The old chestnut of negative gearing is being raised yet again. There is nothing at all wrong with allowing asset owners to claim interest payments as a tax deduction if capital gains are fully taxed. Similarly there is nothing wrong with exempting the family home from capital gains taxes if, as is the case, interest payments are not tax deductible.
High house prices are not a consequence of either policy. They are in the main a consequence of our highly urbanised society, which puts pressure on land prices around major cities, and our relatively high population growth rate reflecting high fertility and a high immigration intake. Eliminating negative gearing but retaining capital gains tax on non-owner occupied housing would reduce housing supplies and act to increase housing prices. Imposing capital gains tax on the family home implies that householders would make mortgage repayments out of after-tax income and then be subject to a futher tax on any capital gains the asset might enjoy.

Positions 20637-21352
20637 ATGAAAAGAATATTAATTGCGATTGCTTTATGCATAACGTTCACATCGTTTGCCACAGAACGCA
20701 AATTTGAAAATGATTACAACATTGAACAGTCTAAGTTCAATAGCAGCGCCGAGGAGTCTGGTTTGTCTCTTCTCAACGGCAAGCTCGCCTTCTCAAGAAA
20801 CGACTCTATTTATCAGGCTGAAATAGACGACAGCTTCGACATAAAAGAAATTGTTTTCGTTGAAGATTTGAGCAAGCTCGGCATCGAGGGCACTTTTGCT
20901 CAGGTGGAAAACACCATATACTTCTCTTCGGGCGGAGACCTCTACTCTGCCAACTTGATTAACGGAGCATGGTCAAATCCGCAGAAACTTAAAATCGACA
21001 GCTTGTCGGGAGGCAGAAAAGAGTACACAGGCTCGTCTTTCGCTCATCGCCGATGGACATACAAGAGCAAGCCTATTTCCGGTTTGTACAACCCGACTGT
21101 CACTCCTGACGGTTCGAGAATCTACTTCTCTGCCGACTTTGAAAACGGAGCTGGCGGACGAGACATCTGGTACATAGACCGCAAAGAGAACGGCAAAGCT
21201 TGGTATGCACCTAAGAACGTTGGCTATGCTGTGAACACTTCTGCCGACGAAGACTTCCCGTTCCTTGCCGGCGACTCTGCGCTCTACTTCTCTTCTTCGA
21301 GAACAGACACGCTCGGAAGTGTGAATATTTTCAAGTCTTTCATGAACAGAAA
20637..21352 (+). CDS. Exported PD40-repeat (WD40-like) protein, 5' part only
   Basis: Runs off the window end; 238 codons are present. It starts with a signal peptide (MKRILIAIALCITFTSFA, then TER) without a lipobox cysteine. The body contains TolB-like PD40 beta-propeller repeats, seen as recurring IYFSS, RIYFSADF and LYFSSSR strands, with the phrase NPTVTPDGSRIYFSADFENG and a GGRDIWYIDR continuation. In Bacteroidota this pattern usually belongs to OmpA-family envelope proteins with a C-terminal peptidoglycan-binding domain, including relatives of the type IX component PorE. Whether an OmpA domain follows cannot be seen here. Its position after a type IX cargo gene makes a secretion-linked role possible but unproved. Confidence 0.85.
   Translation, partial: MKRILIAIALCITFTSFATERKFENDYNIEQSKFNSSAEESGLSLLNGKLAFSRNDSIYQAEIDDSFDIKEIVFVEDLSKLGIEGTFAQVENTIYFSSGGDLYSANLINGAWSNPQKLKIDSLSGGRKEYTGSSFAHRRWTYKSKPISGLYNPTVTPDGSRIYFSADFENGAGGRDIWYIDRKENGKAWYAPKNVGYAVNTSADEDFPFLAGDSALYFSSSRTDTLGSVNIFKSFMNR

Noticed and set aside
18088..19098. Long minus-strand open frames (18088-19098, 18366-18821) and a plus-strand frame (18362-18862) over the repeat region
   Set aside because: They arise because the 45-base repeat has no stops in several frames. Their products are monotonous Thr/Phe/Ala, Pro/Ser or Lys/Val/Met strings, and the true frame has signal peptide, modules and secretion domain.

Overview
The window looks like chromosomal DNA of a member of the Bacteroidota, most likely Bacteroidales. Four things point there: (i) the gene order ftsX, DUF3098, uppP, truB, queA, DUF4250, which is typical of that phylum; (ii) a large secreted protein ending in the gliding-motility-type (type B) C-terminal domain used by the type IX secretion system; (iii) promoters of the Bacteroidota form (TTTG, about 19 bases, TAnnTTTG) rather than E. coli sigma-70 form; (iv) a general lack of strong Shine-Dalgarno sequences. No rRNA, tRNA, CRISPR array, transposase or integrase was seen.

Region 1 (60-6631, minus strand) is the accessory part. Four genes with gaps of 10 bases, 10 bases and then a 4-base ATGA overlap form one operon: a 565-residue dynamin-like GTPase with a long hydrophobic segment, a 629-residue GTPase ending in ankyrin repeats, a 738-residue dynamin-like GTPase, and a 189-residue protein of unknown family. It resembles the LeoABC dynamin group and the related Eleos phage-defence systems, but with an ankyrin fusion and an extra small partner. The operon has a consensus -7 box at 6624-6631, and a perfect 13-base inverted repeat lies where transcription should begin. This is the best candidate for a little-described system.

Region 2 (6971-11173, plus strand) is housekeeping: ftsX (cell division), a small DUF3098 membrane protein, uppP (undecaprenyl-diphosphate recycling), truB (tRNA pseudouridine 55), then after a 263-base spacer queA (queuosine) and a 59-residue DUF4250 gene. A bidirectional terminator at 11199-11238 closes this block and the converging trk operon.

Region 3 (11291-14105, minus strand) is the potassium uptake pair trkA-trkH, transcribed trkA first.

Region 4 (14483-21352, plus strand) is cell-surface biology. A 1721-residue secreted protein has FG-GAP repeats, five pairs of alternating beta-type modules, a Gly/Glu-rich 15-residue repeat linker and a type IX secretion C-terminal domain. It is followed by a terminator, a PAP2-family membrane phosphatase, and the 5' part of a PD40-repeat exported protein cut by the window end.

Such double taxation is not imposed on the acquisition of any other asset in the economy by consumers or firms.
The key policy causing problems here is the immigration policy. Although it realizes some efficiency gains to society as a whole (only “some” because there are significant unpriced external costs) the effect of immigration is to shift the distribution of income against labour. The chances of changing this policy are however slim – the business lobby stupidly see fostering a strong housing industry as an end in itself while the “left” (with equal stupidity) see any attempt to restrict immigration as lacking compassion and of even being “racist”.
My environmental concerns mean, I guess, that I lack compassion.